The compound of formula VII where X is chlorine and R7 is --PO3 Et2 is commercially available. Compounds of formula VII where R7 is --SO3 H are prepared by the method described in R. B. Petigara et at., J. Het. Chem., 11, 331 (1974). Compounds of formula VII where R7 is --P(O2 R7A)R5, are prepared as described in German patent application DE 2226406 and U.S. Pat. No. 4,536,355. Standard modifications of the described procedures that provide these compounds of formula VII where X is --OSO2 Me enable the preparation of these compounds of formula VII where X is --OSO2 CF.sub. and --OSO2 C6 H4 CH3. The compounds of formula VII where R7 is --PO3 (R7A)2 and X is an oxygen atom leaving group, are prepared from the dialkyl or dibenzyl phosphite (R7A O)2 POH by first heating with triethylamine and paraformaldehyde or aqueous formaldehyde to generate HOCH2 PO3 (R.sup. 7A)2 and then activation of the hydroxyl for example by treatment with triflic anhydride, methanesulfonyl chloride, p-chlorobenzenesulfonyl chloride or p-toluenesulfonyl chloride in the presence of a base such as triethylamine, diisopropylethylamine or pyridine in a solvent such as methylene chloride or diethyl ether. See, for example, J. Comforth et al., J. Chem. Soc. Perkin Trans I, 1897 (1994).

In any of the above reactions, it may be necessary to protect certain substituents by using protecting groups as known by those skilled in the art.

Preferred compounds of formula I are those where the --O--CH2 --R4 group is attached to the aromatic ring in the para or meta position relative to linker B.

The most preferred compounds of formula I are those where: R4 is --SO3 H, --P(O2 H)R5, or --P(O2 R5 ')R5.

The present compounds of formula I have activity at the beta 3 adrenergic receptor and are therefore useful, for example, in the treatment of diabetes, obesity, achalasia and gastrointestinal diseases such as inflammatory bowel disease, irritable bowel syndrome, nonspecific diarrhea, and peptic ulcer.

Thus a composition containing one (or a combination) of the compounds of this invention, may be administered to a species of mammal (e.g., humans) suffering from diabetes, obesity, achalasia or an intestinal hypermotility disorder as treatment therefor.

A single dose, or two to four divided daily doses, provided on a basis of about 0.1 to 100 mg per kilogram of body weight per day, preferably about 1 to 15 mg per kilogram of body weight per day is appropriate. The substance is preferably administered orally, but intranasal, transdermal and parenteral routes such as the subcutaneous, intramuscular, intravenous or intraperitoneal routes can also be employed.

The compounds of this invention can also be formulated in combination with beta1 /beta2 adrenergic blockers or stimulants.

The compounds of formula I can be formulated for use in compositions such as tablets, capsules or elixirs for oral administration, in sterile solutions or suspensions for parenteral or intranasal administration, or in transdermal patches. About 10 to 500 mg of a compound of formula I is compounded with a physiologically acceptable vehicle, carrier, excipient, binder, preservative, stabilizer, flavor, etc., in a unit dosage form as called for by accepted pharmaceutical practice. The amount of active substance in these compositions or preparations is such that a suitable dosage in the range indicated is obtained.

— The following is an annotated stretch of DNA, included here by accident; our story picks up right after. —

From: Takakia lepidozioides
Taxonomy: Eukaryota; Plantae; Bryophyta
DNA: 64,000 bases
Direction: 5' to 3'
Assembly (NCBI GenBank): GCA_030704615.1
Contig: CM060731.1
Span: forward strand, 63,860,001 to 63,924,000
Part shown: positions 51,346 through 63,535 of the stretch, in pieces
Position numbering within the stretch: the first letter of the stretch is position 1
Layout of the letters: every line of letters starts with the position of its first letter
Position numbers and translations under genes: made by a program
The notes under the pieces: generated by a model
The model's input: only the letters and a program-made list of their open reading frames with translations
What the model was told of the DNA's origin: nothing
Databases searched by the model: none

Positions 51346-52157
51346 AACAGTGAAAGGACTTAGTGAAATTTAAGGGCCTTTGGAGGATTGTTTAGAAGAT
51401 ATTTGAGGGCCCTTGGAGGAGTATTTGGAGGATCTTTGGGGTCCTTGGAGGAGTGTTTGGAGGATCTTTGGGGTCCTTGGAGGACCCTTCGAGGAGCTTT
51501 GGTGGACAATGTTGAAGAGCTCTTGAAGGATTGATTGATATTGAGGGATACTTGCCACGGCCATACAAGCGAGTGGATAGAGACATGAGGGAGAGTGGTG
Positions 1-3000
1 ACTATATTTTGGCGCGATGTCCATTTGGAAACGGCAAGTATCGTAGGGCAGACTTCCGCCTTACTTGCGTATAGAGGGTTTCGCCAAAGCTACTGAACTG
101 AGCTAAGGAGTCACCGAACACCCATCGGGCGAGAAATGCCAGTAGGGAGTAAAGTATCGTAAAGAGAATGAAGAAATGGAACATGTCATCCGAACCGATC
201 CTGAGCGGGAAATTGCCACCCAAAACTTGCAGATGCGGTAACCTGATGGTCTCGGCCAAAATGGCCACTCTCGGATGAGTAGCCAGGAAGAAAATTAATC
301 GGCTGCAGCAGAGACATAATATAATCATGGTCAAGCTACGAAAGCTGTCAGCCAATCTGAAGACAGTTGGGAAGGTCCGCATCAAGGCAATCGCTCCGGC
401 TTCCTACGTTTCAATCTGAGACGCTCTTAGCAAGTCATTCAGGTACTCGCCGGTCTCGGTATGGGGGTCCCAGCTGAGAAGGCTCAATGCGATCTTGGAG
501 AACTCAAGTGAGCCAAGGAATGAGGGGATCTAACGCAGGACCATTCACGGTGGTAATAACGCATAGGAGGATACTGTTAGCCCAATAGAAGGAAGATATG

Based on the literature, it is expected that these compounds may be useful for other indications such as treatment of depression and stress, regulation of intraocular pressure, treatment of conditions associated with increased protein breakdown such as during convalescence after surgery, treatment of hypertriglyceridemia, hypercholesterolemia, atherosclerotic and cardiovascular diseases, and increasing high density lipoprotein levels. In addition, it is expected that these compounds may be useful as feed additives for fattening or improving weight gain or increasing lean body mass in animals and may therefore be used to decrease birth mortality and increase post-natal survival rates in animals.

The following examples and preparations describe the manner and process of making and using the invention and are illustrative rather than limiting. It should be understood that there may be other embodiments which fall within the spirit and scope of the invention as defined by the claims appended hereto.

Example 1

[R-(R*,R*)]-[4-[2-[[2-(3-Chlorophenyl)-2-hydroxyethyl]amino]propyl]phenoxy]methanesulfonic acid, monosodium salt ##STR20##A. (3-Chlorophenyl)oxirane

Prepared from 3-chlorostyrene by the method described in M. Imuta et at., J. Org. Chem., 44, 1351 (1979).

B. (R)-4-Methoxy-α-methylbenzeneethanamine

Prepared as described in D. E. Nichols et al., J. Med. Chem., 16, 480 (1973). The ee of this amine was shown to be 99.8% based on chiral HPLC analysis against the enantiomer on an ES Industries C-18 BD column elutingwith 53% of 25 mM aqueous KH2 PO4 (pH 7) and 47% MeCN.

C. (1R)-3-Chloro-α-[[[2-(4-methoxyphenyl)-1-methylethyl]amino]methyl]benzenemethanol

Amine/epoxide coupling mediated by TMS-acetamide are described in R. K. Atkins et al., Tet. Lett., 27, 2451 (1986).

To the title B compound (m.w. 165, 2.92 g, 17.7 mmol) at room temperature under argon was added N-(trimethylsilyl)acetamide (m.w. 131, 2.41 g, 18.4 mmol, 1.04 equiv.). The resulting solution was stirred at room temperaturefor 90 minutes. To this was then added the title A compound (m.w. 154, 2.73g, 17.7 mmol, 10 equiv.). The resulting solution was heated at 65°-70° C. for three days, then the temperature was increased to 80° C. After a total of six days, the reaction mixturewas cooled to room temperature and diluted with ethyl acetate (˜50 mL). About 150 mL of chipped ice and 3 mL conc. hydrochloric acid were added to the solution. This mixture was stirred for three hours, allowing the ice to melt. The mixture was basified to pH 12 by addition of 1M aq. sodium hydroxide. The ethyl acetate layer was removed, and the aqueous layer was then extracted three times with methylene chloride (100 mL). Thevarious organic extracts were combined and dried over sodium sulfate, and then concentrated to a thick oil, which was purified by silica gel chromatography eluting with 7% (10% conc. aq. ammonium hydroxide/methanol)/methylene chloride. This produced the title compound as a yellow oil (5.10 g, 90% yield).